discuss any specific concerns you may have with a qualified medical
professional that you trust. With that said, here we go!

- - - - - - - - - - - - - - - - - - - - -


The Mayo Clinic has a nice overview of Celiac Disease on its website.

?Celiac disease is a digestive condition triggered by consumption of
the protein gluten, which is found in bread, pasta, cookies, pizza
crust and other foods containing wheat, barley or rye. Oats may
contain gluten as well. When a person with celiac disease eats foods
containing gluten, an immune reaction occurs in the small intestine,
resulting in damage to the surface of the small intestine and an
inability to absorb certain nutrients from food.

Eventually, decreased absorption of nutrients (malabsorption) can
cause vitamin deficiencies that deprive your brain, peripheral nervous
system, bones, liver and other organs of vital nourishment, which can
lead to other illnesses. This is especially serious in children, who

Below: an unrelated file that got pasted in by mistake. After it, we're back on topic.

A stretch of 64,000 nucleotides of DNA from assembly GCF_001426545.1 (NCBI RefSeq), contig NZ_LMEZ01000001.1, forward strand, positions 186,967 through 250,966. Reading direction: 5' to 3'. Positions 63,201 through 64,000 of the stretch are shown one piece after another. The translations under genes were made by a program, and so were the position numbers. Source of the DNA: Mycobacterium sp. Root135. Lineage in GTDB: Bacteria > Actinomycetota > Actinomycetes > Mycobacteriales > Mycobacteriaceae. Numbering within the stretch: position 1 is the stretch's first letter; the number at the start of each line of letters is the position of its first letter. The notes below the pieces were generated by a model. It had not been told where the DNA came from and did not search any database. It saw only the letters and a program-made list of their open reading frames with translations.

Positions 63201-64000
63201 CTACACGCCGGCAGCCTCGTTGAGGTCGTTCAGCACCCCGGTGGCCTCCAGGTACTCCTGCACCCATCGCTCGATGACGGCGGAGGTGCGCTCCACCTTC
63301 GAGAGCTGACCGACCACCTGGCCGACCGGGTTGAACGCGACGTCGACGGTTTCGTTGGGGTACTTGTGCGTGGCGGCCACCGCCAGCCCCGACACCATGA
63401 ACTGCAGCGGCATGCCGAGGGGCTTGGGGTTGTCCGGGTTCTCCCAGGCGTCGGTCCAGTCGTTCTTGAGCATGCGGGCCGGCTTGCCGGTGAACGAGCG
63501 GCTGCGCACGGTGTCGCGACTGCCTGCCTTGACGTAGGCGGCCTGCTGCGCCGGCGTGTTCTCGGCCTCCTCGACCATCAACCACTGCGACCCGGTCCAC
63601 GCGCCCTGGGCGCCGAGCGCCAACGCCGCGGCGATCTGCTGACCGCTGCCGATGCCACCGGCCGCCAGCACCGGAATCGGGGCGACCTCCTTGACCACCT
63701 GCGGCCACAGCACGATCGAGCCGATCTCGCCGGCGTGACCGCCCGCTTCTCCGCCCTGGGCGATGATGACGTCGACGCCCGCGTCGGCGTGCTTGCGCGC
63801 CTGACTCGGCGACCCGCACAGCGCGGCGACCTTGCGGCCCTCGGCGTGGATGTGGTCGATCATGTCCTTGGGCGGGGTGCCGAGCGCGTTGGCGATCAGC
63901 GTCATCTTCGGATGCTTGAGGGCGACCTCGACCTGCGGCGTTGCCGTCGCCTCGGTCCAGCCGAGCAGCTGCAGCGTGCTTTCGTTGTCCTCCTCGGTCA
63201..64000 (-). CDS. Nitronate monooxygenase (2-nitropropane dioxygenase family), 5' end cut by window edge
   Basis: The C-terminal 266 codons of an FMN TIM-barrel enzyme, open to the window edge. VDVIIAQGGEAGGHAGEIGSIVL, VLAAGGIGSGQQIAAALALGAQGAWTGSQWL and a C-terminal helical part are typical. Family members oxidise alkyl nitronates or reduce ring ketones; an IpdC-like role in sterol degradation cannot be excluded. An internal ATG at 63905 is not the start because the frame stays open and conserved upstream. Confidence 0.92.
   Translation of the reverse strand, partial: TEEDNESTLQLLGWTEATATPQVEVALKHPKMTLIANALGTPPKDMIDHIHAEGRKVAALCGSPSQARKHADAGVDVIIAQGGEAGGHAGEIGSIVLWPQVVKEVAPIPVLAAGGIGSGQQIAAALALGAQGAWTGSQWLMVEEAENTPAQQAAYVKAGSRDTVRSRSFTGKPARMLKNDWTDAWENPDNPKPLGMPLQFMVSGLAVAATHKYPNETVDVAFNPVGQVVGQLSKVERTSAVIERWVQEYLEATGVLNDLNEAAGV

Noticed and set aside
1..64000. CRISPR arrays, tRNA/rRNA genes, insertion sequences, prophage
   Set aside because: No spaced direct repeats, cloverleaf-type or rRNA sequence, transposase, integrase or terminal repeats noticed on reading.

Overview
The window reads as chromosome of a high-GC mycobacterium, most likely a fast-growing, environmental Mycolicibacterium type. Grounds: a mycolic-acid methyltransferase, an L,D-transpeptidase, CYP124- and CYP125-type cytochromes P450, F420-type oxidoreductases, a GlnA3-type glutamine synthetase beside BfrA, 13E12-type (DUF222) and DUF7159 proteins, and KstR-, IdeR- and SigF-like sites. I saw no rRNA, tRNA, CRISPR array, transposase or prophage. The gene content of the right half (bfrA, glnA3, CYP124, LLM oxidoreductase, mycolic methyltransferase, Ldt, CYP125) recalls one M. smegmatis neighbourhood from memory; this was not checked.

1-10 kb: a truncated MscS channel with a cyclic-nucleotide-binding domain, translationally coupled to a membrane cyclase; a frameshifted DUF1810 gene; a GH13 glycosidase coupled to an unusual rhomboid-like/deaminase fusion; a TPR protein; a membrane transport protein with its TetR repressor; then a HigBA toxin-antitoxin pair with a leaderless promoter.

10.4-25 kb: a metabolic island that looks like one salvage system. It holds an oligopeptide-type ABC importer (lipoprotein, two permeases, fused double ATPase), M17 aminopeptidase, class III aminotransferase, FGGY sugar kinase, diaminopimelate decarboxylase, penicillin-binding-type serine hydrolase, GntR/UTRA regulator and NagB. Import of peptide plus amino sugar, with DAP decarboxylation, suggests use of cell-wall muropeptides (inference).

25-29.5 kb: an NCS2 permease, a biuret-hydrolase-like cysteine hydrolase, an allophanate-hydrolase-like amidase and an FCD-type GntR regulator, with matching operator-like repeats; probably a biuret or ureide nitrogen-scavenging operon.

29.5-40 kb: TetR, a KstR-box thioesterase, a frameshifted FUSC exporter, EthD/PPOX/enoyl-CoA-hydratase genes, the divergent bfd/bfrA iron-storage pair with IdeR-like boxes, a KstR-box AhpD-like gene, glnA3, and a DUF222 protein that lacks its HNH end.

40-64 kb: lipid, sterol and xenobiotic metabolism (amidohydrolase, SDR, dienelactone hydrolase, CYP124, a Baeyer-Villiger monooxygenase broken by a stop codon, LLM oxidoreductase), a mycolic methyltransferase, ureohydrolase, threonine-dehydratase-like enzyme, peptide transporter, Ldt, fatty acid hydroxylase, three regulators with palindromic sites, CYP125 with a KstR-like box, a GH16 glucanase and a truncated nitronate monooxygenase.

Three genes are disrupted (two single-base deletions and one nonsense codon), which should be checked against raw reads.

need proper nutrition to develop and grow.

Also known as celiac sprue, nontropical sprue and gluten-sensitive
enteropathy, celiac disease occurs in people who have a susceptibility
to gluten intolerance. Some speculate that celiac disease has been
around since humankind switched from a foraging diet of meat and nuts
to a cultivated diet including grains such as wheat. Nonetheless, it
has only been in the last 50 years that researchers have gained a
better understanding of the condition and how to treat it.

No treatment can cure celiac disease. However, you can effectively
manage celiac disease through changing your diet.?

- - - - - - - - - - - - - - - - - - - - -


The following information about the causes of Celiac Disease comes
from the website of the Celiac Disease Foundation.